Now simmer covered until rice is soft and well cooked but not mushy or about 15-20 mins. Stir intermittently to prevent Payesh from sticking to the bottom of the pot, getting burnt or boiling over.
Mix in crumbled mawa and stir well to combine. Add sugar and stir until dissolved. Do not cook any longer once sugar has been added or you’ll risk rice turning rubbery. Take the pot off heat and cool to room temperature. Finish by stirring in the rose essence and refrigerate for at least 2 hours before serving.
Serve chilled in a small clear glass with banana slices (optional) and/or slivered or crushed pistachios on top.
Add rose-water to hot payesh or the rose aroma evaporates due to the heat.
Skip setting the strained rice aside for 30 mins. It is essential for the basmati rice to cook well.


Add sugar only after rice is thorougly cooked.
Mawa can be either store-bought or home-made. Though making Mawa at home is a tedious affair, that home-made taste is often compromised in the store-bought ones. If you have the time and patience, go for it. Here are some super easy ways to make your own using evaporated milk and dry milk powder.
Mawa is usually available in world food markets or Indian grocery stores in frozen form.
Add only just enough saffron as mentioned to add a touch of color to Payesh so that saffron aroma stays from clashing with that of rose.
If using rose essence, add a few drops and check first and adjust accordingly. Do not add all at once as essence is much stronger than rose-water. Pure rose-water is simply the distilled water of roses.
I have used CORTAS rose-water with ingredients listed as only distilled rose-water.
 Rose essence however almost always comes with some kind of alcohol along with the rose oil.
As mawa is rich by itself, I have used non-fat milk. However, go for 2% milk or even whole milk if you are looking for a richer and creamier Payesh.
If you want to make this recipe healthier, substituting white basmati with brown basmati rice would be a good start.
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Rave Unde | Rava Laddoo – Sweet Semolina Balls

Saffron and Cardamom flavored Sweet Semolina Balls

[ruh way ; oohn day] (kannada)
Simple – check; Easy to make – check; Tasty – check.
In comparison to all other traditional South Indian sweets, this one is distinct – in its simplicity, ease of preparation as well as minimal active cooking required.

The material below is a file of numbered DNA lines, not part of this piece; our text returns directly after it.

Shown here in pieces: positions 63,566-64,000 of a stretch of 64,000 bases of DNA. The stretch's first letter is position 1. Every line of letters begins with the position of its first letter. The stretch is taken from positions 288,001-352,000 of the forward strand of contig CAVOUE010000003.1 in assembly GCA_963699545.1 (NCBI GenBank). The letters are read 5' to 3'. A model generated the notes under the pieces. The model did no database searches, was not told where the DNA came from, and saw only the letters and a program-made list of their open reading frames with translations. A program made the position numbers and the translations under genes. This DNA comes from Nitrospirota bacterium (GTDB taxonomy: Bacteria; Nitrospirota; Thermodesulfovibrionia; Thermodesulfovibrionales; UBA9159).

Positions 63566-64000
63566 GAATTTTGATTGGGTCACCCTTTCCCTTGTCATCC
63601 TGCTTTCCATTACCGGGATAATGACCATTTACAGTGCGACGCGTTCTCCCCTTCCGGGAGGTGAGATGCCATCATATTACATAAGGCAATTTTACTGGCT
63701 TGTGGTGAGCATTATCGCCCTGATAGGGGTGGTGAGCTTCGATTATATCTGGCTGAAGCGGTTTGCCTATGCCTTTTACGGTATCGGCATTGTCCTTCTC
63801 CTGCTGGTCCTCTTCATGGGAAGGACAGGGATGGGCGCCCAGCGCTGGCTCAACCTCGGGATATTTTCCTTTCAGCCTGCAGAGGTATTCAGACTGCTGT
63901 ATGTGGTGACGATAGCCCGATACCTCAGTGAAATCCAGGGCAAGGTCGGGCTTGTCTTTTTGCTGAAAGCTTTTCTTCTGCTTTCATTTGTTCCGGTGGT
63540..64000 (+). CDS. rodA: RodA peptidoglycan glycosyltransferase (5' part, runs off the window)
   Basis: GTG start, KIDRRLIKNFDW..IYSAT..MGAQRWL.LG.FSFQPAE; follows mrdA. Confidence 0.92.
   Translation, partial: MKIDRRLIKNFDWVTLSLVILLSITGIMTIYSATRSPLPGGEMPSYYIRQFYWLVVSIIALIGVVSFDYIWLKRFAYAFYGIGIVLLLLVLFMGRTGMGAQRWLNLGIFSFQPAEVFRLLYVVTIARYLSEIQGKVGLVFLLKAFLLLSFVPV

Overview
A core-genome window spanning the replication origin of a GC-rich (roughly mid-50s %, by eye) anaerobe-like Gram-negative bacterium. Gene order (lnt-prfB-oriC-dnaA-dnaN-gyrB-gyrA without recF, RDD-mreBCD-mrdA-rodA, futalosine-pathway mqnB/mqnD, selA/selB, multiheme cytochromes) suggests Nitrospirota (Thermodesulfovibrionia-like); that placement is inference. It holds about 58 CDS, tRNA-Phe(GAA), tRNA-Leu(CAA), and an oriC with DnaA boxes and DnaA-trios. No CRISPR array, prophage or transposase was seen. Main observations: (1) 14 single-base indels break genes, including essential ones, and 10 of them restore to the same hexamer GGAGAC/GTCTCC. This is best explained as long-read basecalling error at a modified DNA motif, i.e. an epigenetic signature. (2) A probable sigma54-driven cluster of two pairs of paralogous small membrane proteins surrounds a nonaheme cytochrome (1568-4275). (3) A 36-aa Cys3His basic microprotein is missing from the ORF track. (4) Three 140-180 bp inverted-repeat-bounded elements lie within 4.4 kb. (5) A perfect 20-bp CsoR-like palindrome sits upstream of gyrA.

There couldn’t be a sweet more humble than Rave Unde. Let’s just say it is.

And because it involves shaping dough like mix into balls, it makes a perfect no-fuss preparation to involve your little budding chef(s) in the kitchen as your assistant. It’ll be fun, I promise!
I normally don’t make open promises like I just did. Not that I can’t keep them, but let’s just say I don’t. I just go about doing things. Anyway, there’s a reason I said that for.
The few times I remember distinctly when Rave Unde was sure to be made at home was during Gokulashtami (festival celebrating Lord Sri Krishna’s birth). To us, this was a festival of gastronomical proportions where sweets and savouries of at least twenty varieties were lined up as an offering to the Lord. And, a huge joint family meant that any help from all members of the house, irrespective of age, however small the contribution, was greatly appreciated. Now comes the fun part. And when Rave Unde was to be made, the main cook (my aunt) and her associates (her younger sisters) would be less interested in ‘menial’ jobs like shaping the dough mix into balls. That is where we (my brothers too) would happily pitch in and feel proud to have been part of the festival kitchen conundrum.
Those are a few of my most cherished kitchen memories from childhood. Now, you get my promise?

If you can keep this between us, let me tell you something. If I can count one sweet food I hated the most, growing up, it wouldn’t be any other than Rave Unde. I know, right?
But, times have changed and so have I. To be honest, I have surprised myself by my increased liking for it and more so, the number of times I have made it more than I expected.
I could never think of eating Rave Unde plain i.e. without the fruit and nut garnish
psst: I ate Rave Unde as a child only for the cashews and raisins in them!. So, those are indispensable, if I must say.

 Cardamom and Saffron are such classic eastern flavors. Saffron lends the faint sunshine yellow color to Rave Unde along with its mellow floral aroma.
Every time I crush saffron between my finger tips, however caught up I am in the recipe, I pause for a few seconds (if not for minutes) to smell its pleasantly out of the world aroma – it feels as if I am smelling a beautiful golden red sunset!
Skip if you must, but what is a sweet with its aroma and hue stripped?